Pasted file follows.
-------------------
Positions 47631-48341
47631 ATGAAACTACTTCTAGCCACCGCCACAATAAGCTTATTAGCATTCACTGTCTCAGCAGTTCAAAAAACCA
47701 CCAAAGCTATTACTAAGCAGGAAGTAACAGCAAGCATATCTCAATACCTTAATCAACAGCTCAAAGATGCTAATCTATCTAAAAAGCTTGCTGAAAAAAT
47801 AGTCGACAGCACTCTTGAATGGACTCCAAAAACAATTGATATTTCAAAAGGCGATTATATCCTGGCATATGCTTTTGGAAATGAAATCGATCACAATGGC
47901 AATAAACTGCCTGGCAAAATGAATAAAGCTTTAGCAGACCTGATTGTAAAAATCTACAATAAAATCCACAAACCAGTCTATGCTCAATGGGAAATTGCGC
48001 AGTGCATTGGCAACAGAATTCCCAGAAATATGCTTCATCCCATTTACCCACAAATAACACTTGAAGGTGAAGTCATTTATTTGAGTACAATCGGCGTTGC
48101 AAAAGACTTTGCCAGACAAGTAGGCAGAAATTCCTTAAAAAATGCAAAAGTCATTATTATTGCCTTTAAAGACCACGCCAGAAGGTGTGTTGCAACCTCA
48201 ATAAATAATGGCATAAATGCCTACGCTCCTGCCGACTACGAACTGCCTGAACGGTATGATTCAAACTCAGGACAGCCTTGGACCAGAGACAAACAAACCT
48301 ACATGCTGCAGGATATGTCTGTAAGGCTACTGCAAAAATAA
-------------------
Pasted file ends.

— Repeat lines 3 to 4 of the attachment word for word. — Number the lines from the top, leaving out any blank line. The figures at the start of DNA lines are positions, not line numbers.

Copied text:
47701 CCAAAGCTATTACTAAGCAGGAAGTAACAGCAAGCATATCTCAATACCTTAATCAACAGCTCAAAGATGCTAATCTATCTAAAAAGCTTGCTGAAAAAAT
47801 AGTCGACAGCACTCTTGAATGGACTCCAAAAACAATTGATATTTCAAAAGGCGATTATATCCTGGCATATGCTTTTGGAAATGAAATCGATCACAATGGC